A vector, u, means a list (or n-tuple) of numbers:

u = (u_{1},
u_{2}, . . . , u_{n})

where u

Given vectors u and v are equal i.e., u = v, if they have the same number of components and if corresponding components are equal.

u + v = (u_{1}, u_{2},
. . . , u_{n}) + (v_{1}, v_{2}, . . . , v_{n})

= (u_{1} + v_{1} + u_{2}
+ v_{2}, . . . , u_{n} + v_{n})

ku
= k(u_{1}, u_{2},
. . . , u_{n})

= ku_{1},
ku_{2}, . . . , ku_{n}

Here, we define -u = (-1)u and u-v = u +(-v)

It is not difficult to see k(u + v) = ku + kv where k is a scalar and u and v are vectors

Dot Product and Norm

The dot product or inner product of vectors u = (u

u.v = u_{1}v_{1}
+ u_{2}v_{2} + . . . +
u_{n}v_{n}

The norm or length of a vector, u, is denoted by ||u|| and defined by

A =

The m horizontal n-tuples are called the rows of A, and the n vertical m-tuples, its columns. Note that the element a

In algorithmic (study of algorithms), we like to write a matrix A as A(a

A matrix with only one column is called a column
vector

A matrix whose entries
are all zero is called
a zero matrix and denoted
by 0.

A+B =

=

kA = k

=

Here, we define -A = (-1)A and A - B = A + (-B). Note that -A is the negative of the matrix A.

Properties of Matrix under Addition and Multiplication

Let A, B, and C be matrices of same size and let k and l be scalars. Then

- (A + B) + A + (B + C)
- A + B = B + A
- A + 0 = 0 + A = A
- A + (-A) = (-A) + A = 0
- k(A + B) = kA + kB
- (k + l)A = kA + lA
- (kl)A = k(lA)
- lA = A

It is important to note that if the number of columns of A is not equal to the number of rows of B, then the product AB is not defined.

Properties of Matrix Multiplication

Let A, B, and C be matrices and let k be a scalar. Then

- (AB)C = A(BC)
- A(B+C) = AB + AC
- (B+C)A = BA + CA
- k(AB) = (kB)B = A(kB)

It is not hard to see that if A is an m×n matrix, then A

For example if A = , then A

The main diagonal, or simply diagonal, of an n-square matrix A = (a

The n-square matrix
with 1's along the main diagonal and 0's elsewhere
is called the unit matrix and usually denoted by I.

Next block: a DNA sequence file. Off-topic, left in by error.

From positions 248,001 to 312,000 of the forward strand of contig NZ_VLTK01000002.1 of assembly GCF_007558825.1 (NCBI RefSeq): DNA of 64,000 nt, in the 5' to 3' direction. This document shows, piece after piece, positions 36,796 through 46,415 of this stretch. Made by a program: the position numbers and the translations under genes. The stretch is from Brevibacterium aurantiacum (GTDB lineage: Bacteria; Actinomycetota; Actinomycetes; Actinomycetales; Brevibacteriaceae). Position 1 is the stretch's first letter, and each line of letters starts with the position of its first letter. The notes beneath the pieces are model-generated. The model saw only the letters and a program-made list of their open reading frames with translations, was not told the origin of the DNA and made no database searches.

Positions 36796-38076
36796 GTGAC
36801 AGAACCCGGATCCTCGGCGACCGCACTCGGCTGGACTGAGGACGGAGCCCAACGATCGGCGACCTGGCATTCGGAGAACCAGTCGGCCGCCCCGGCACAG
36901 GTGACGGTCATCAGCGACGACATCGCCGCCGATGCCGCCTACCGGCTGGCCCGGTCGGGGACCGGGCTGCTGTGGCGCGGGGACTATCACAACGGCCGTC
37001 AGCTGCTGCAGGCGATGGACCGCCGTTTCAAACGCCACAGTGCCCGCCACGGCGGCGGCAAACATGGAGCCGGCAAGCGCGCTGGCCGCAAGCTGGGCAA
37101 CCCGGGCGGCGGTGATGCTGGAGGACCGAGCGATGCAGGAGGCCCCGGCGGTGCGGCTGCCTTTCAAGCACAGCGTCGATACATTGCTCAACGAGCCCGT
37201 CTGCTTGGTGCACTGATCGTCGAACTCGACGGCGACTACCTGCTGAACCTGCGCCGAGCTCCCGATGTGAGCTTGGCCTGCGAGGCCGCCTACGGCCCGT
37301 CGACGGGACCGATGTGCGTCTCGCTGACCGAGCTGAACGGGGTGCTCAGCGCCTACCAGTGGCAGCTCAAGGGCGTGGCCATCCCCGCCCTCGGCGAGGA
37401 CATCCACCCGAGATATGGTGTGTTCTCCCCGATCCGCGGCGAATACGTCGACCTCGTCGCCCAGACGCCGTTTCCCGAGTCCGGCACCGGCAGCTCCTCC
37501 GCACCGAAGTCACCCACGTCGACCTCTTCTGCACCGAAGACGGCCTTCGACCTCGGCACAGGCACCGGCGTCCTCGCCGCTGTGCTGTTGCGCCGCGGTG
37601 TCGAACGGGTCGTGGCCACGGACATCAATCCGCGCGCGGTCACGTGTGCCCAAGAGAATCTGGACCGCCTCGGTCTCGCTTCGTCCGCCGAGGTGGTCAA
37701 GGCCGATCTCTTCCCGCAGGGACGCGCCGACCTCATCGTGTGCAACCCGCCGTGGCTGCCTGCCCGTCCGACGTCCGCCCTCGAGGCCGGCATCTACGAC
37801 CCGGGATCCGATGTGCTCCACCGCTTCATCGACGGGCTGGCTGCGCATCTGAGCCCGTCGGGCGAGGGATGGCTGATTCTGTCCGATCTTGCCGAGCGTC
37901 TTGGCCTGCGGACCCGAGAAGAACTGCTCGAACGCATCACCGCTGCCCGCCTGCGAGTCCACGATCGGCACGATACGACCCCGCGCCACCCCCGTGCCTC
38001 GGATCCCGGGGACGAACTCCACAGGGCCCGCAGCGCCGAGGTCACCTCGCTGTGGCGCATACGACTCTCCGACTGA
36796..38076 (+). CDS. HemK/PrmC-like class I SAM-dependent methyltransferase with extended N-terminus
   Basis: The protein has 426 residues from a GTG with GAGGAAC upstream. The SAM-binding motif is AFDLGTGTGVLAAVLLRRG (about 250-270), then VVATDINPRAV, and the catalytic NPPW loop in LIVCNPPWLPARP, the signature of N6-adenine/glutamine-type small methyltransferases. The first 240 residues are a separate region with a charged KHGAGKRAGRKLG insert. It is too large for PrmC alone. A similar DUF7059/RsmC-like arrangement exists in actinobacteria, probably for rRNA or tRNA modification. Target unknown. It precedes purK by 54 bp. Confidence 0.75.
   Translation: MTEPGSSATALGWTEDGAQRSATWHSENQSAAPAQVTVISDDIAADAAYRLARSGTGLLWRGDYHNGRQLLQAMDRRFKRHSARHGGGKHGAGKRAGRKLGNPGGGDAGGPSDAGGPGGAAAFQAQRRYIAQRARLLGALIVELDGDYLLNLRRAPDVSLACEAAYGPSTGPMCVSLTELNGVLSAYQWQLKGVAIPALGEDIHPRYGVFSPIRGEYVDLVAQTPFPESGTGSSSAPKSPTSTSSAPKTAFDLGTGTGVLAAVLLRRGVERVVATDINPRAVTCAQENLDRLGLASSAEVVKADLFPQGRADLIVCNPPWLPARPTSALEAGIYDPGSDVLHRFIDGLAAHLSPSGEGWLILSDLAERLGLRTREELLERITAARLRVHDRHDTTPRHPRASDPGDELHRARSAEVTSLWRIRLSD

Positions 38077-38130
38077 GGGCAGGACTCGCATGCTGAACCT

Why unit matrix?

The unit matrix plays
the same role in matrix multiplication as the
number 1 does in the usual multiplication of numbers.

AI = IA = A

for any square matrix A.

So what dude?

We can form powers of a
square matrix X by defining

X^{2} = XX

X^{3} = X^{2}X,
XXX, . . .

X^{0} = I

Big deal!

We can also form
polynomial in X. That is, for any polynomial

f(x) = a_{0}
+ a_{1}x + a_{2}x^{2} + .
. . + a_{n}x^{n}

We define f(x) to be
the matrix

f(x) = a_{0}I
+ a_{1}x + a_{2}x^{2} + .
. . + a_{n}x^{n}

Note that in the case
that f(A) is the zero matrix, then matrix A said
to be a zero of the polynomial f(x) or a root of the polynomial
equation f(x) = 0.

Now you're talking !!!!

|A|
= del(A)

=

where an n by
n arrays of numbers enclosed
by
straight lines is called a determinant of order n.It is important to note that n by n array of numbers enclosed by straight line (see above) is NOT a matrix but denotes the number that the determinant function assigns to the enclosed array of numbers, i.e., the enclosed square matrix.

The determinant of order one is |a

The determinant of order two is = a

det(A) =

where the sum is over all possible permutations = (j

An important property of the determinant function is

Lemma. For any two n-square matrices A and B, det(AB) = det(A) . det(B).

In simple words the lemma say that the determinant function is multiplicative.

An important point in the context of invertible matrices and determinant is

Lemma. A square matrix is invertible if and only if it has a nonzero determinant.

A good news and a bad news: If you're an under graduate, you're done here! now goto CLR- If you're graduate and interested in theoretical Computer Science its time to go and find some good on matrix theory. (You'll need this shit for Linear Programming, for example).